If you've had your property damaged in New York, you might be considering filing a lawsuit against whoever is legally responsible for what happened. If so, one of your first considerations is the statute of limitations, and how it might apply to any property damage claim you decide to bring to court in New York.
First things first: A "statute of limitations" is a state law that puts a deadline on your right to file a lawsuit over any kind of legal dispute or harm suffered. Every state has passed these laws, with time limits that vary depending on the subject matter of the lawsuit.
Let's look at the filing deadline in New York, why this rule is so crucial to your rights, and a few rare exceptions that could extend the filing deadline.
In New York, a three-year filing deadline applies to most lawsuits seeking the repair or replacement of damaged or destroyed property, whether your potential case involves:
You'll find this law at New York Civil Practice Law & Rules section 214.
Get the details on making a claim for property damage.
When a lawsuit claims that a construction defect resulted in property damage, the New York statute of limitations that applies will largely depend on whether the basis for the lawsuit is:
While a number of different statute of limitations deadlines might apply to a New York construction defect case, it can also be tricky to figure out exactly when the "clock" starts running in these kinds of lawsuits. When was the project "completed" for purposes of the law? Was the defect hidden ("latent") or fairly obvious?
Construction defect cases can get complicated, so talking with a New York lawyer might make sense if your property damage case looks like it might involve suing a builder or contractor. Learn more about legal issues related to home defects and damage, and get details on suing over new home construction defects in New York.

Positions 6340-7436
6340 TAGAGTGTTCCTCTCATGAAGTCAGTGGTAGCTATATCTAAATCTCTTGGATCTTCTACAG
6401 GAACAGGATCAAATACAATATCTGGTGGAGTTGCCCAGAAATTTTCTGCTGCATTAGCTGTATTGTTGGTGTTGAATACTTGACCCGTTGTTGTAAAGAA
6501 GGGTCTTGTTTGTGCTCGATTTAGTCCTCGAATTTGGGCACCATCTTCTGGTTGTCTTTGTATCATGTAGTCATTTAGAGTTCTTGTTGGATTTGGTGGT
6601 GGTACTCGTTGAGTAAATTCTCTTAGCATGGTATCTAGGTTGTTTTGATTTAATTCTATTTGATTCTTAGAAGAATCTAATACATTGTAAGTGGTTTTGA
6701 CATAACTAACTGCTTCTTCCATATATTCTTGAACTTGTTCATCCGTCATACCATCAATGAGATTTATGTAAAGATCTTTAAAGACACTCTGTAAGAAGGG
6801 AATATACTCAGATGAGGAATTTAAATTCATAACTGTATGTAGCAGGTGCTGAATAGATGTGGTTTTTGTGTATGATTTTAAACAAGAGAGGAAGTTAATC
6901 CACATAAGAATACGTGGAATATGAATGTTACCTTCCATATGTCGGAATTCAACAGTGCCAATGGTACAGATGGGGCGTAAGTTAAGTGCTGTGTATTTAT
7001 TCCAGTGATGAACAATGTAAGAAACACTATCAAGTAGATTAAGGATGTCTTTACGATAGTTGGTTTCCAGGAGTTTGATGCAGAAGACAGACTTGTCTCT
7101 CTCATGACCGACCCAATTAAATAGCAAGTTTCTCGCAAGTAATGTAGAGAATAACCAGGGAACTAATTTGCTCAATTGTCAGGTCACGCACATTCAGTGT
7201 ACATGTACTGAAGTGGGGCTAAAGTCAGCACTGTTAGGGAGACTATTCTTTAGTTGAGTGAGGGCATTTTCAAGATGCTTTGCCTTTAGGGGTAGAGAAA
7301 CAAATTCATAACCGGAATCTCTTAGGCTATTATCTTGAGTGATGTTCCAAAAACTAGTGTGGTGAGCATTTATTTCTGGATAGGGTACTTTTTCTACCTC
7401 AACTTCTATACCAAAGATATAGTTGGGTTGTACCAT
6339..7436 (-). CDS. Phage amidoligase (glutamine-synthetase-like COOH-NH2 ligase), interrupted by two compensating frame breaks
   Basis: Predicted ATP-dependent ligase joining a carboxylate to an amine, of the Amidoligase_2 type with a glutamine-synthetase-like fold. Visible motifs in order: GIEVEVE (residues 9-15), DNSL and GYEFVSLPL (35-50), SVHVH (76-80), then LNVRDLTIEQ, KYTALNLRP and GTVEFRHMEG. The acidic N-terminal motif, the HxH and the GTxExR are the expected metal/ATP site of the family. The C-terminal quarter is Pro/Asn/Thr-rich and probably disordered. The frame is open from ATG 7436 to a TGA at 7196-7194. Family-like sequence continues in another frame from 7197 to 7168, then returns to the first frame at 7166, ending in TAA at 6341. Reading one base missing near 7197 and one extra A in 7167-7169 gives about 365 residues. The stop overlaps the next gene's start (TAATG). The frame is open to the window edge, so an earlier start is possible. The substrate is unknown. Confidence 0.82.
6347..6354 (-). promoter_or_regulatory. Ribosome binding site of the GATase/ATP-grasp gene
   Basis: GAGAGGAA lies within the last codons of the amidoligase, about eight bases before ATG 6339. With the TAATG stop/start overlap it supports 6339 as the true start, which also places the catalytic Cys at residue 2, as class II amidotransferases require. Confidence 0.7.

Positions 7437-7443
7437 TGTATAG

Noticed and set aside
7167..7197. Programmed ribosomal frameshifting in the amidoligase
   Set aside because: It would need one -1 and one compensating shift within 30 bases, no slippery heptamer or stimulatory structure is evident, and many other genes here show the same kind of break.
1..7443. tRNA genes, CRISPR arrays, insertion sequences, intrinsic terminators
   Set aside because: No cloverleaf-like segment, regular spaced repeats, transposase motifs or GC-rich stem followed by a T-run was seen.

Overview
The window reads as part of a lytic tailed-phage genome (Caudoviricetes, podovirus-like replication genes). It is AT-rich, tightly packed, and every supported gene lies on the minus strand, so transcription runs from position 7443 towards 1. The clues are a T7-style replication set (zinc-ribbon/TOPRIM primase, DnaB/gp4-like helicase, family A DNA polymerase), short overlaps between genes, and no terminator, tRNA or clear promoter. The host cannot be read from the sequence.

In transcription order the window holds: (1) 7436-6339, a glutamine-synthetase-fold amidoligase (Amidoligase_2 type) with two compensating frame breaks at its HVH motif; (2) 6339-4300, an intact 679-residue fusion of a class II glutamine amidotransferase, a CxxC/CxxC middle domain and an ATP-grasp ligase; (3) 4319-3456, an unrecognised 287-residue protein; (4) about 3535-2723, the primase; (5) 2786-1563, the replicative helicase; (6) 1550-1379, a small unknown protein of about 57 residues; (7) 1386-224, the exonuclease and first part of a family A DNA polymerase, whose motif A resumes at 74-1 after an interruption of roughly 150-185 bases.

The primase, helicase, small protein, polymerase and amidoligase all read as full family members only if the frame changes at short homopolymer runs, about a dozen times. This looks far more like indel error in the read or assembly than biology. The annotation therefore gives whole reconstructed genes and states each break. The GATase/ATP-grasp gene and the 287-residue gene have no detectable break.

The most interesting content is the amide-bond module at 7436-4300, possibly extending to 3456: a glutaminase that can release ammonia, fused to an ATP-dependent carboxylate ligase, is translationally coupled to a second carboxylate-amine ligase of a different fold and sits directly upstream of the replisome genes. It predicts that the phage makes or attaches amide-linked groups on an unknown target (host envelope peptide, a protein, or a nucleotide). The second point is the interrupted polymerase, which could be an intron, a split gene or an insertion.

In most instances, the statute of limitations "clock" starts running on the day the property damage occurs. So a New York property owner usually has three years from that date to get any civil lawsuit filed against the person who caused the damage. But as with the construction defect scenario we discussed above, there might be situations where the property damage isn't discovered (and couldn't reasonably be discovered) right away, so exactly when the statute of limitations period starts might become a question for the court to rule on, after hearing arguments from both sides.
It's important to note that this three-year deadline applies any time you're asking a court to award you compensation for damaged or destroyed property, whether that claim is part of a larger legal action or a standalone lawsuit. Of course, given that the same statute of limitations applies to most injury-based lawsuits in New York, chances are that any case involving both personal injury and property damage (a car accident case for example) will be subject to the same three-year filing deadline.
If you try to file your New York property damage lawsuit after the three-year window has closed, the defendant (the person you're trying to sue) will almost certainly make a motion asking the court to dismiss the case. And, except in rare situations where an exception to the deadline applies (more on these in the next section), the court will grant the dismissal.
If that happens, you've lost your right to any legal remedy for your damaged property. So, even if you're pretty sure your property damage dispute will be resolved out of court, you still want to leave yourself plenty of time to file a lawsuit if settlement talks break down. Otherwise, you've lost all your negotiation leverage.
Learn more about the statute of limitations deadline in civil cases.
In a New York property damage lawsuit—and most other kinds of civil lawsuits, for that matter—a number of situations could pause ("toll" in legalese) or extend the lawsuit filing deadline set by the statute of limitations. These include:
Other exceptions may also apply to extend the New York statute of limitations time limit, but they're too complex to cover in this article. Do your own research or talk to a New York attorney for the details.
Depending on how much compensation ("damages") you're asking for, you might file your New York property damage case in a number of different courts:
It can be challenging to find a lawyer who's willing to take a run-of-the-mill property damage case, so if your claim is fairly straightforward, it usually makes sense to handle it on your own, especially if there's an insurance policy in play. In that situation, it's often a good strategy to try getting a fair insurance settlement before filing a lawsuit in court.
If your case involves personal injury, a construction defect, or some other legal issue in addition to property damage, discussing your options with an experienced New York lawyer might be a good idea. Get tips on finding the right lawyer for you and your case.